• Critique current thinking and research on the development and learning of young children with special needs from birth to 6 years
  • Identify the challenges involved in delivering an intervention practice which can meet the diverse and complex needs of young children with special needs, aged 0-6, and their families
  • Outline how to employ a collaborative approach with families in implementing early childhood care and education supports and practices appropriate to individual circumstances
  • Evaluate the contribution of other professionals and agencies to early intervention programmes which focus on, and differentiate for, the specific characteristics and needs of the child in the context of the family and community
  • Compare and contrast the wide spectrum of learning difficulties and special educational needs, and the range of provision (personnel, strategies and resources) available to cater for young children's diverse development and learning needs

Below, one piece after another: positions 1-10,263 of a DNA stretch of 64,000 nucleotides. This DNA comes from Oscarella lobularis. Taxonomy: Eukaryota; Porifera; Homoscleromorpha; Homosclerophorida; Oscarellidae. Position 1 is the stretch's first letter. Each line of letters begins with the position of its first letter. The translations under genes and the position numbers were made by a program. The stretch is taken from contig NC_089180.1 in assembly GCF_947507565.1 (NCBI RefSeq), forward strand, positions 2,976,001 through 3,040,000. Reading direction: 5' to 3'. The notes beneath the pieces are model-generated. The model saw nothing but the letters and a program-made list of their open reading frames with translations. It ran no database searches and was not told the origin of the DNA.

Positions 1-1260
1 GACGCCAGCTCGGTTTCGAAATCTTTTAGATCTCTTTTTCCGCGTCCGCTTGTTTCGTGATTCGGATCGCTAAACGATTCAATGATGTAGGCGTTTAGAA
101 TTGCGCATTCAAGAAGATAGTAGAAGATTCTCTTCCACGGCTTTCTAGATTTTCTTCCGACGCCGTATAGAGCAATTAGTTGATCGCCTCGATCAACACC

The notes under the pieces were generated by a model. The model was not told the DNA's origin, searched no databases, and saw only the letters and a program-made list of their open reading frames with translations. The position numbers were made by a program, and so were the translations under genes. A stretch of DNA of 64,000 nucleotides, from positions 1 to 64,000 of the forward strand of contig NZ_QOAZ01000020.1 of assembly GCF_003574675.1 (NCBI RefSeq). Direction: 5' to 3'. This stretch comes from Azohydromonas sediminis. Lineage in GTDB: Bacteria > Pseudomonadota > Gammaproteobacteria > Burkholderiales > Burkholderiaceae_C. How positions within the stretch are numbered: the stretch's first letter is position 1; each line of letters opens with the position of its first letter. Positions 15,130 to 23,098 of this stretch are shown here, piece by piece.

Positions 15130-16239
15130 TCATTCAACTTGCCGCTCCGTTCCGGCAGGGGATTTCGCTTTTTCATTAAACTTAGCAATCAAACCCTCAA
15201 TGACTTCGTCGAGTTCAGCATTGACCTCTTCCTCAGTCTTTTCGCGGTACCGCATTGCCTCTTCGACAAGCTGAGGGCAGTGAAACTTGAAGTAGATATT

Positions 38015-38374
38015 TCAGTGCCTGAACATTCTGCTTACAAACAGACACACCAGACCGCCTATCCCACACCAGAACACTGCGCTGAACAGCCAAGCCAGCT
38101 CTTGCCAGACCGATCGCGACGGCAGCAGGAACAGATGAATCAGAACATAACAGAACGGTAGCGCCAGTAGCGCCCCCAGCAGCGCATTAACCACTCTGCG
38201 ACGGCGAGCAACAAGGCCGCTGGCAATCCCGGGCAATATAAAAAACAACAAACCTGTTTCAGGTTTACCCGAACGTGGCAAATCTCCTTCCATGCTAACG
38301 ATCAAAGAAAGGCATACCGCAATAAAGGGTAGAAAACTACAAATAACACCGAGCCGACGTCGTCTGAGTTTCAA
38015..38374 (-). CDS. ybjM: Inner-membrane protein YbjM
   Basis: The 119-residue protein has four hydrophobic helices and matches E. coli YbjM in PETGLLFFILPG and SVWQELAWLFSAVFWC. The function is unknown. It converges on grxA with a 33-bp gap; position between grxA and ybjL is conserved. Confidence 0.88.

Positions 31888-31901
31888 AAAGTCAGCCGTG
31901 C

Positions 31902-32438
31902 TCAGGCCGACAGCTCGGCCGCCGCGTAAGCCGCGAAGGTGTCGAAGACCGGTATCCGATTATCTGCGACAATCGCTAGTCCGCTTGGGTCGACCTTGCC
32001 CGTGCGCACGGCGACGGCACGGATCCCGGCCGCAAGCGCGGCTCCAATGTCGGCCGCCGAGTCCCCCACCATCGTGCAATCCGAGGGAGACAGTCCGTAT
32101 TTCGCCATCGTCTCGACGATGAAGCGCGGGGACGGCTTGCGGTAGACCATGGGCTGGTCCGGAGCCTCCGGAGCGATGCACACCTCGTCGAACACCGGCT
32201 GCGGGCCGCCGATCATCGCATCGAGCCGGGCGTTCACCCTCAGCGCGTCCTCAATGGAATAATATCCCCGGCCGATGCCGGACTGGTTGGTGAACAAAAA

• Critically reflect on personal values in light of ethical standards appropriate to effective engagement with young children with special needs and their families
  • Design an inclusive approach, from a human rights perspective, to support children's development and learning for children from birth to six years.

Method of Assessment

Oral Exam

Module Code:ED8106ECTS Credits:5

Overview

Language is the most powerful tool in the development of any human being. It is undeniably the greatest asset we possess. A good grasp of language is synonymous with a sound ability to think. In other words language and thought are inseparable. Vygotsky (1986) asserts that language development aids cognitive development. A child who is adept linguistically is thus advantaged in starting off his/her school life. This module will focus on participants’ developing their understanding of how language shapes thinking and how practice in settings can be adjusted to facilitate this.

One of the four themes in Aistear – the Early Childhood Curriculum Framework for 0-6 year olds - is communication. Two of the stated aims are:

  1. Children will develop and use language (oral, signed, written)
  2. Children will broaden their understanding of the world by making sense of experiences through language (oral, signed, written).